Yen rose versus G-10 peers, drives dollar-yen value to lowest level since November
The Japanese yen surged in value versus all of its G-10 peers, while the dollar pared gains, driving the dollar-yen value to its lowest level since November 29th, 2016, as reported by Bloomberg on February 06th, 2017. Traders are looking to reverse their existing yen short positions across several currency pairs, notably against the Canadian dollar and the Australian dollar. The yen strengthened through 112.00 per dollar after an earlier approach to that level was foiled with a rebound in the greenback against a basket of major global currencies.
Foreign exchange traders are also trying to adjust their positioning against several currencies given that the Federal Reserve is intent on hiking rates two or three times in 2017. Moreover, the new Trump administration has expressed some misgivings about the dollar strength in recent months. The Fed raised its benchmark overnight interest rate in December 2016 by 25 basis points to a range of 0.50% to 0.75% and forecast three rate hikes in 2017. On February 01st, 2017, the Fed kept its benchmark overnight interest rate unchanged, saying that it expected labor market conditions and other key economic indicators to strengthen further before making further hiking rates again this year.
The USD/JPY traded at close to 111.70 after break of technical support at 112.06 from the early February lows and from the November 30th, 2016 lows. The yen hit its lowest level since November 29th, 2016, on February 06th, 2017 and closed 0.77% stronger at 111.74 per dollar. Traders are awaiting the outcome of a crucial meeting between Japan Prime Minister Abe and President Trump in Washington on Friday, February 10th, 2017, where Abe plans to offer a vision for greater Japanese investment in the US. Abe’s five-pronged program, titled “US-Japan Growth and Employment Initiative,” says the two nations could work together to generate 700,000 jobs in the US and create new markets worth $450 billion over the next decade.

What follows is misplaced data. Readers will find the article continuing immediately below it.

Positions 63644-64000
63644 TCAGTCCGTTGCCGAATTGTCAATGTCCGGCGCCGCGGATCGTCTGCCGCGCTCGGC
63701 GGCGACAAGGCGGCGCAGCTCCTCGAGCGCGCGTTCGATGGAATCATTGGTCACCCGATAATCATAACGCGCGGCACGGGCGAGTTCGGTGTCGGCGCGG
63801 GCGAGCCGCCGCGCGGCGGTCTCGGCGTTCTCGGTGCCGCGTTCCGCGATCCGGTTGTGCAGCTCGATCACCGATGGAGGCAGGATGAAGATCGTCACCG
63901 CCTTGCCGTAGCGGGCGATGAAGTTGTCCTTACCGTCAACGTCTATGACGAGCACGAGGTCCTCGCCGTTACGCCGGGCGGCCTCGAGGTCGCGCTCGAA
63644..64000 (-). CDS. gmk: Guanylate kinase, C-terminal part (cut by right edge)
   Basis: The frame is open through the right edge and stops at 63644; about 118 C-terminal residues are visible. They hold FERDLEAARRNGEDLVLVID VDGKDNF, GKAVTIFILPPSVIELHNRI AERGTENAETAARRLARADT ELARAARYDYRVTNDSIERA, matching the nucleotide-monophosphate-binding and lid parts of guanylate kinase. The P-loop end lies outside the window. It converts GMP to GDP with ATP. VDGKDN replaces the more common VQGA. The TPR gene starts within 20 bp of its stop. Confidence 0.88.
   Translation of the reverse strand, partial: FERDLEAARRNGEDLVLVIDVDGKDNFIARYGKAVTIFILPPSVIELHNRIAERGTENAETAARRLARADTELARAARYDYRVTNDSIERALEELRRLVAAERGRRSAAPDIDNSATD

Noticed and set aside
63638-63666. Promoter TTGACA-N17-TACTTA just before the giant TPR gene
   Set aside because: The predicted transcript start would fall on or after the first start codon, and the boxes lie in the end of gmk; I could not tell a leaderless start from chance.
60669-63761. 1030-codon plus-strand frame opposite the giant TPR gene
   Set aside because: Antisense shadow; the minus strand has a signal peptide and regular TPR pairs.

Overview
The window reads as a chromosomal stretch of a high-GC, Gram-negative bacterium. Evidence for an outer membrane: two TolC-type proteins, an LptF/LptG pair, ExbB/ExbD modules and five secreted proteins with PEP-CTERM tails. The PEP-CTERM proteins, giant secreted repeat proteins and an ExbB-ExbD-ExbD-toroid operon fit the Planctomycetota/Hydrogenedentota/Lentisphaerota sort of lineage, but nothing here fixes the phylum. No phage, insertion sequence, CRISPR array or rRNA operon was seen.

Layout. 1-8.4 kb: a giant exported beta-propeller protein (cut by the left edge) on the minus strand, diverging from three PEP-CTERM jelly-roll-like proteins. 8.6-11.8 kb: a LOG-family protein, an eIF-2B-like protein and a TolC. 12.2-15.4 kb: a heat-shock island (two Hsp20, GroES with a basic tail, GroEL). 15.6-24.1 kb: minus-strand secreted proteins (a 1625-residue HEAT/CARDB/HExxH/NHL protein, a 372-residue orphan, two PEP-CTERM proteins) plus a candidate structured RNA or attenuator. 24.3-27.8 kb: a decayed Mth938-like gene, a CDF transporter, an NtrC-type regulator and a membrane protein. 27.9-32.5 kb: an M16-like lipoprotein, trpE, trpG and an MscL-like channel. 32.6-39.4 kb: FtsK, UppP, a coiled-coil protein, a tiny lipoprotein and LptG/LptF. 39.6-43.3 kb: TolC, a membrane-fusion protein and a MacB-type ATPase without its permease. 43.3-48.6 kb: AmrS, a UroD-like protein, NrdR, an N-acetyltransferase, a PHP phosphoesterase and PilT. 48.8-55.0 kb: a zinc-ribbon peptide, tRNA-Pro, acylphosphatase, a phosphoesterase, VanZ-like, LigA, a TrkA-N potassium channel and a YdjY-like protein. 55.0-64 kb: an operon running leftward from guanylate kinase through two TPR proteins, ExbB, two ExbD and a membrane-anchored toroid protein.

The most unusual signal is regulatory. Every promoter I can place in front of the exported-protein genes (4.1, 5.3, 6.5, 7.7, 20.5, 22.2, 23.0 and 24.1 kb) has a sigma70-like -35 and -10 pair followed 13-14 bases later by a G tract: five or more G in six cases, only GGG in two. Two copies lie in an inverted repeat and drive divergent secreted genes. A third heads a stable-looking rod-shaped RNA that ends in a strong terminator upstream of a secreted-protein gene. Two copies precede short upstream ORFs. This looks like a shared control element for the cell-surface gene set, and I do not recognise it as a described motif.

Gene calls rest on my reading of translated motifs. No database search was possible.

The EUR/USD traded at close to 1.0750 after ECB President Draghi’s speech at the European parliament. The EUR drop was cushioned by a number of bids that extended from 1.0720 to 1.0700, helping the currency finish 0.31% stronger USD1.0750 on February 06th, 2017.
In a parallel development, the 10-year Treasury yield declined to fresh lows after trading flows were erratic and traders sought fresh cues. The Bloomberg dollar index has dropped for six straight weeks after surging in November 2016 after Trump’s election victory. At the same time, predictable monetary policies in Japan and the euro zone show no signs of abating, leaving the dollar with a yield and policy advantage.
European Central Bank (ECB) President Mario Draghi reiterated that “a benign inflation outlook in the euro area warrants continued policy accommodation”, while in Japan, the Bank of Japan (BOJ) continues to manage its yield curve to keep long-term rates near zero. Investors are now focusing on the BOJ’s efforts to contain a surge in yields amid a global bond sell-off. The central bank’s shift in policy framework last year to control the yield curve was aimed at making its stimulus program more sustainable as it neared the set limits to its asset purchases. The BOJ’s increasingly radical stimulus efforts are being closed watched by other global central banks which are also struggling to revive growth, such as the European Central Bank. Many investors fear central banks have nearly exhausted the limits of what monetary policy can do, putting pressure back on governments to step up spending.